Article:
Even though I watched some videos of Xcaret Park before our visit to Quintana Roo, Mexico, I was still unsure about what to expect when we got there. Xcaret Park is probably one of the most random and most fun theme parks I have personally been to. In the post I will try my best to explain what to expect when you visit. You may also find it useful to watch our Youtube video to see some of the park in more detail.
We made our own way to Xcaret Park without joining a tour or getting a bus as this was sure to be a less stressful way of arriving. I had already booked online so when we arrived I needed to take my printed booking, my passport and my debit card to the ticket window outside the park. We got there at park opening time and there was no queue for this. My documents were checked and we were given paper wristbands to wear. These are necessary to get into the park, to eat, get the locker key and use the cameras for photos. We bought Xcaret plus tickets as they included food and lockers.
After getting our wristbands, we walked down the path to the entrance where we scanned our bracelets at the turnstiles. We then walked through the large shop to the park. Halfway through the shop we noticed a container of eggs and suddenly realised some were hatching as we watched and we were the first to see tiny newborn quails!
Xcaret Park is huge! There is a lot of walking involved and, though there are maps throughout the park, you don’t get given a map so the best thing to do is take a photo of one of the signs to look at on your phone. Once you get your head around the map it is fairly easy to find your way around. This is due to a clever system where coloured lines on the map correspond to actual coloured lines on the floor. There are also little information huts throughout the park where staff members are very helpful.
We first found our way to the Xcaret plus area which is where our lockers were. To get a locker key, you go into the shop and your wristband will be scanned. They try to give you the least amount of lockers they can so if you would rather have more than one locker with more space, I suggest splitting your party and going into the shop separately.
Near to the shop and lockers you will find changing rooms and toilets. We didn’t get changed yet as I had spoken to a nice man in the information box outside the locker area who had recommended we do the dry part of the park first. We left our swimming stuff in the locker for later and set off to find the raft ride.
The raft ride had no queue, however it was a good 20 minute walk to get to the raft from the entrance. Along the way there were animals to look at, a plant house and a jungle to walk through. Just before the raft was a cave to walk through which was a dark tunnel.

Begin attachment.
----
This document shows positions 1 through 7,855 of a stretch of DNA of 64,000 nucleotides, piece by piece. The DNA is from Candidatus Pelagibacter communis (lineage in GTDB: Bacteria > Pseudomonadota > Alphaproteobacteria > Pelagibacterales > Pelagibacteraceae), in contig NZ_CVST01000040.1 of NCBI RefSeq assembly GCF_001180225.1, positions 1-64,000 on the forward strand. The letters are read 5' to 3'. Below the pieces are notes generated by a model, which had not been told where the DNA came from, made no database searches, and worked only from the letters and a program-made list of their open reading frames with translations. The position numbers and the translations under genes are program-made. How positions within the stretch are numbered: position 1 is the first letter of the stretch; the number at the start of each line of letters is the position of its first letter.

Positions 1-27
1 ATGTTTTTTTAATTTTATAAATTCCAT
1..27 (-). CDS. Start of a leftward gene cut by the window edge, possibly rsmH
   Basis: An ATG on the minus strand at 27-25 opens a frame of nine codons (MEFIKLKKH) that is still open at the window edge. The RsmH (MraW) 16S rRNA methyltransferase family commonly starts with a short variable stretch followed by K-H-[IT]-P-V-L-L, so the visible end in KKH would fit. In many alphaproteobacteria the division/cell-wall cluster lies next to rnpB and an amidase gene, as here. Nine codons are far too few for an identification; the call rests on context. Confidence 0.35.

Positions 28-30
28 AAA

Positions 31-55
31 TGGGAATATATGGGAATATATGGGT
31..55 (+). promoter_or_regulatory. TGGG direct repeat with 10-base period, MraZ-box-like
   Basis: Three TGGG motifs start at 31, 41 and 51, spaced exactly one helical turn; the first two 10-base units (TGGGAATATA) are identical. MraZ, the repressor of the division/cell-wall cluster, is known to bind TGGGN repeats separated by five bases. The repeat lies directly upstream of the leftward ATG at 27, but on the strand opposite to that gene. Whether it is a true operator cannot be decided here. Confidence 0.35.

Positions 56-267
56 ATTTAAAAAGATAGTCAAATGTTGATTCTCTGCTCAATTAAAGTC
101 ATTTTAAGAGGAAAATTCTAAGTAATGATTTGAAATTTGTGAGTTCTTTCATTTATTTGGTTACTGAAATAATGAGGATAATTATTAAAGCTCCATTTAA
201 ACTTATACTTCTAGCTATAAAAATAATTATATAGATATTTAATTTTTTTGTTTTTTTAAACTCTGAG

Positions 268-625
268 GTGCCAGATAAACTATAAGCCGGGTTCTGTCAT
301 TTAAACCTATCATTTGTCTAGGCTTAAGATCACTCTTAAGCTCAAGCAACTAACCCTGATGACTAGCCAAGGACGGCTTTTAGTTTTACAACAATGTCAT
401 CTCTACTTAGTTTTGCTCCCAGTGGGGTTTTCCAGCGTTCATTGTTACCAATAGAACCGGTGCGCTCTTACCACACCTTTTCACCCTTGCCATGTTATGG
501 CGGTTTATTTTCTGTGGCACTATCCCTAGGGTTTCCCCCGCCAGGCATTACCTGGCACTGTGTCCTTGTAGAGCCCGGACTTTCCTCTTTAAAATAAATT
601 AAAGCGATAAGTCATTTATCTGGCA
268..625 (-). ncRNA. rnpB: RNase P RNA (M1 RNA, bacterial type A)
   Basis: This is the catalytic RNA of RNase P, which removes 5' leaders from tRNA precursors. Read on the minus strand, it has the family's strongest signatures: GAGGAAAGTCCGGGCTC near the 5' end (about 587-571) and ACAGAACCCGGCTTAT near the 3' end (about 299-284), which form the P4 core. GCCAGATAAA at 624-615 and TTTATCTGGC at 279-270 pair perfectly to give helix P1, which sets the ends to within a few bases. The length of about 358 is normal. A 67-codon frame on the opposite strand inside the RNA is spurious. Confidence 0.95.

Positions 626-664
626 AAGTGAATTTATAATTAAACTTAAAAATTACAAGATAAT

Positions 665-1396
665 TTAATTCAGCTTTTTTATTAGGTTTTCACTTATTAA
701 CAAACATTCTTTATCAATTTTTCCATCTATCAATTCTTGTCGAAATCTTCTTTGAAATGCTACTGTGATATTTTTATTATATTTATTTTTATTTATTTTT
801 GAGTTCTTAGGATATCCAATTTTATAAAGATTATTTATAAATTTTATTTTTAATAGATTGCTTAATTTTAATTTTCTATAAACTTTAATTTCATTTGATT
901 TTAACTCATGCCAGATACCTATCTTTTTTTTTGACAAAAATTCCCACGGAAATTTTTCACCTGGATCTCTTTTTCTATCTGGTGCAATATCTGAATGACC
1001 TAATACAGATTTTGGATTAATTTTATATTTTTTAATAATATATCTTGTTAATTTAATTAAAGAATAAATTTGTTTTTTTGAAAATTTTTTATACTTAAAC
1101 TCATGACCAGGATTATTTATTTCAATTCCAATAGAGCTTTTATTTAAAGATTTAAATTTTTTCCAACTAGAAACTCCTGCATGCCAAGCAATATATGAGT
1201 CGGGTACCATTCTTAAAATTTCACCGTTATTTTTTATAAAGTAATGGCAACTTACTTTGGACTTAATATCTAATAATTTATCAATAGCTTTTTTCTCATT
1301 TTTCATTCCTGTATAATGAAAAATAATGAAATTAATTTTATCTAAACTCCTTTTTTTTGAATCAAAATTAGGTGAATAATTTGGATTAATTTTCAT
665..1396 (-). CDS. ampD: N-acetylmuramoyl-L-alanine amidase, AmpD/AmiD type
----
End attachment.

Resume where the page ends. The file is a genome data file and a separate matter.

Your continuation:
We were loaded onto a raft straight away. There are bench seats on the rafts with no seat belts. We were seated 4 to a bench with other families on the other benches and the staff member driving the raft from the back. If you can, get on the front row or wait for the next boat as we were in the third row and those of us in the middle couldn’t see much. The raft ride is a slow, gentle ride round a crystal clear river with very picturesque scenery to look at.
After our raft ride we walked back to join the main path and ended up near some mayan ruins. We followed the lines on the floor to the park entrance and then joined the white line which is the one that took us around the dry part of the park. The white line on the floor was very useful as a guide to where to go and as long as you follow it you will be fine.
There was a lot of walking involved in this next part of our adventure. We followed the line though dark caves, stumbling occasionally on riverside things to look at, until we came out near a pyramid. At the front was a cave entrance down which we could see candles burning and up the steps was a graveyard. We went first to look at the cave and the candles with their wall of wax before making our way up the steps and following the sign through the graveyard. The graves were elaborately decorated and very colourful.
Opposite the exit to the graveyard was a shop which provided some much needed air conditioning as the day we visited it was very hot. The shop sold all sorts of death themed memorabilia. From the shop we followed the white line up the hill where we found a huge church. Next to the church was the entrance to the aviary.
The aviary is massive, the biggest I have ever seen, with impressive walkways, waterfalls, a long wobbly bridge across the middle, stepping stones and plenty of picturesque photo opportunities. We saw lots of birds including brightly coloured parrots who repeated the word “hello” to me.
After the aviary was the butterfly enclosure. Again, this was a huge jungle-like area with beautiful and brightly coloured butterflies to look at. At the end of the butterfly house was a huge room with a stained glass roof and a fenced hole in the floor down to the underground river.
We continued along the white line, following signs to the jaguars until we found them, and then carried on down the path to the international buffet restaurant. There are numerous restaurants throughout the Xcaret Park and Xcaret Plus tickets include one meal with unlimited soft drinks and a beer. I was recommended the international buffet for its range of food and it didn’t disappoint.
We were seated at the edge of the restaurant which was outside with a view of the jaguars. Drinks were ordered from the waiter and you helped yourself to food from the buffet. Because of covid everyone had to wear a mask when not seated and staff members were giving out hand sanitiser at the buffet before you got the plates. The range of food was amazing and this truly was the best buffet out of all the Xcaret parks we visited. There was everything from friendly options such as fries, burgers and hot dogs to adventurous options such as fried cactus and everything in between. As a vegetarian, I thought this was one of the best buffets I had been to because there were so many options to choose from. While we were eating a caribbean band started playing which made the meal even more special.